“Don’t throw the baby out with the bathwater”: this saying actually originates–at least anecdotally–from the process of families sharing a single bathtub full of water. Starting with the head of the household and working their way down, the end of the process saw the baby bathed last, in what was by that point some pretty foul water. Whether or not there’s any truth to that origin story, the saying persists to this day, and it’s a great metaphor for examining the King v. Burwell case being heard by the Supreme Court today. At issue, primarily, is whether or not it is legal for the federal government to provide health insurance subsidies to individuals who purchase a plan through a federal–rather than a state-run–exchange. The government says of course it is. The plaintiffs say it is not. For a deeper dive into the issue, I would recommend that you read this piece from Kaiser Health News and this piece from the Washington Post.
What happens if the Court sides with the Plaintiffs, making federal health insurance subsidies illegal? Well, barring any corrective action on the part of Congress, the White House, and/or the many states with federally-run exchanges, the results are rather bleak: On average, the price of health insurance premiums would increase by 255% nationwide. In Mississippi, the premiums could increase a staggering 779%. Directly affected by these spikes in prices would be the approximately 8 million people, spread over 37 states, who would no longer be allowed to receive federal subsidies to help them purchase their coverage at a more affordable rate. If and when such alarming rate increases occur, health insurance would be considered “unaffordable” for those individuals, meaning they could drop coverage without having to pay a penalty for being uninsured. In fact, the only people who would dare to pay such high rates to keep their coverage would be those who are extremely sick. This, of course, shifts the math calculation that goes into determining the cost of insurance (that is, the risk pool determines premium rate setting), and pretty soon the insurance markets in those states would be on a course to complete collapse. From that standpoint, if what the Republicans want to do is precipitate the perfect conditions for a single payer system, they should continue to hope that the Court strikes down the subsidies. The problem is that real lives would be affected.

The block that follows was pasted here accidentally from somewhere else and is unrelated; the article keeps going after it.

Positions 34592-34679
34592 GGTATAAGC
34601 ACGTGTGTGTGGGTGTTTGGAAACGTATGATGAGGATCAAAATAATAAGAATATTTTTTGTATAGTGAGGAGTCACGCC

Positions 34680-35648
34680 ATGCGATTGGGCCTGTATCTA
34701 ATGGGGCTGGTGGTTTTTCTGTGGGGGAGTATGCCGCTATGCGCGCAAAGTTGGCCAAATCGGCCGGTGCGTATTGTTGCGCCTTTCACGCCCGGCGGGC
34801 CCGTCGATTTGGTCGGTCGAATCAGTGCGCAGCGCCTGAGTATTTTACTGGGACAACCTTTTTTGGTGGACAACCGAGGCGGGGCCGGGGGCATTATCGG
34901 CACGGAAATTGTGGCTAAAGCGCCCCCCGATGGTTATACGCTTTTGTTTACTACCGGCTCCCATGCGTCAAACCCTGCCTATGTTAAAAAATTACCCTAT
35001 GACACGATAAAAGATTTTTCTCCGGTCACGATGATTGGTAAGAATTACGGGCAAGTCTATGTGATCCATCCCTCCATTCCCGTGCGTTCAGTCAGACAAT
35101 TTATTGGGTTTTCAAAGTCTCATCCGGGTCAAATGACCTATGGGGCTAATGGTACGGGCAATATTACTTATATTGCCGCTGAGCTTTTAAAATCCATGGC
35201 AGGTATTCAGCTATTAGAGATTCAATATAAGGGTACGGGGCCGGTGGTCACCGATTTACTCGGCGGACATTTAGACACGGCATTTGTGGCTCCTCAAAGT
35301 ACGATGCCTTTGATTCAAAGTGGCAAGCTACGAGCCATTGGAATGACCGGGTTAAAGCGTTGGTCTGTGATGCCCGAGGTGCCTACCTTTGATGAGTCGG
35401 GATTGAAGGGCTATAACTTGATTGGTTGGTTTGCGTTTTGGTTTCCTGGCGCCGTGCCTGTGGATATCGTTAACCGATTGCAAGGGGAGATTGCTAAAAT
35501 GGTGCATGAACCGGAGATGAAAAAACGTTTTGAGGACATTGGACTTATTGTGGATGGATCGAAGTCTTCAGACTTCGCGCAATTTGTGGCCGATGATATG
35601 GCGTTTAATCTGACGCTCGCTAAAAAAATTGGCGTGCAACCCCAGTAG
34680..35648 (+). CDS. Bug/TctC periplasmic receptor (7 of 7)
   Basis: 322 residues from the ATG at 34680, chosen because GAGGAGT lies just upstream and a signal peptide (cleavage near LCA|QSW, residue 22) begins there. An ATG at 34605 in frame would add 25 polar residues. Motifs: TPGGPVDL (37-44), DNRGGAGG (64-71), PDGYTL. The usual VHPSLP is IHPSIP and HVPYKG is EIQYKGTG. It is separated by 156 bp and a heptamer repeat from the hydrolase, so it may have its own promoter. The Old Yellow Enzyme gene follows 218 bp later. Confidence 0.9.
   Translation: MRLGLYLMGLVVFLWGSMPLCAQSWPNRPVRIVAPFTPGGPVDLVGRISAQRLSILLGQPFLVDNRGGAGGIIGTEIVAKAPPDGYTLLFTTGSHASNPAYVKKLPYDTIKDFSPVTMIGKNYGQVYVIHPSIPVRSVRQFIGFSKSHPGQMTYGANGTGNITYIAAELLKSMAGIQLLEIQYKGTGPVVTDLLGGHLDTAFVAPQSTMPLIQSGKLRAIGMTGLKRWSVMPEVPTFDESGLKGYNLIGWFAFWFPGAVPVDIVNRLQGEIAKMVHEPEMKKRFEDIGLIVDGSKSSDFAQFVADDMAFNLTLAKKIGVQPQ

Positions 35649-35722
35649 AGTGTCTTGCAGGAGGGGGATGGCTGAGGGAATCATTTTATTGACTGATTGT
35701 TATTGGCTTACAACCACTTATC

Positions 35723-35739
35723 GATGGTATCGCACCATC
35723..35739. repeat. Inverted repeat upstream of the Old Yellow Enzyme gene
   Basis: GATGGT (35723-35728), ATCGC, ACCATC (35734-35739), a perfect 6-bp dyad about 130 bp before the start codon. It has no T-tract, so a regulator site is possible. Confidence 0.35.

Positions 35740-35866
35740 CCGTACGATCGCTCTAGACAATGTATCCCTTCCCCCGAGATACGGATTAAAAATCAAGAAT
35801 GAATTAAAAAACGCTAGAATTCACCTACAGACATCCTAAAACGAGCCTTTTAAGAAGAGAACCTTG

Meanwhile, the White House and the Department of Health and Human Services say there basically is no plan B. That’s their official position, but it’s not likely to be true. You see, they don’t want to act like the plaintiff’s position has any merit, and coming out with a backup plan would suggest that the Obama Administration at least considers it a possibility. But they’re not stupid. Of course they’re working on a contingency plan behind the scenes, and it looks like the plan is already being circulated internally. For more, and a particularly interesting audio interview, click here. Others, however, are also suggesting that the GOP has its own plan B in place.
But what about that subsidy in the bathwater? What am I talking about? Well, it’s precisely this: There are a lot of people who probably hope that the Supreme Court finds for the plaintiffs and that federal subsidies become illegal outside of state-run health insurance exchanges. In fact, many of these people probably hope for such a decision because they’re optimistic that it might precipitate the collapse not only of some states’ health insurance markets, but also the entire Affordable Care Act to which they’re so opposed. You see, they see this law–this ObamaCare–as symbolic of a lot of things they dislike. They think it gives handouts to the lazy who refuse to work, while tightening the financial screws on the honest, hard-working American who’s just trying to put food on the table. Or, they think that it means the government is going to get its hands all over the Medicare program and harm seniors’ health benefits in the process. To these people, ObamaCare is dirty bathwater, and they hope that the Court turns the tub over and dumps the whole thing out, just because there’s a baby in there.
But what about the baby in that bathwater? The subsidy? You see, people like to point their fingers at others–those who are perhaps not like themselves–and say that they don’t “deserve” a subsidy. They think such subsidies are not babies, but merely more dirty bathwater to be done away with. Yet, if you are one of the 158 million Americans who gets health insurance through your employer, guess what? The federal government is subsidizing your insurance by not taxing it. And to the tens of millions of Americans with Medicare, guess what? The federal government is subsidizing your insurance. Yet, when asked, some 93% of Americans age 65 and over (Medicare recipients) said they did not receive subsidized health insurance (read page 41 of this report for the data).
It’s convenient, isn’t it, to pass judgment on something that will adversely affect a whole group of people from enjoying a government benefit that you yourself are quite likely to enjoy if you a) have a job and/or b) live long enough, just because you’ve convinced yourself that you’re not receiving a handout and/or those other people don’t deserve a handout because they are different than you. In all of this, I can see only two equitable solutions: Either everyone in need must be able to receive a federal subsidy to purchase health insurance, or all the rest of us who have been ignorantly and blissfully enjoying our subsidies need to kiss our babies goodbye.
Supreme Court / shutterstock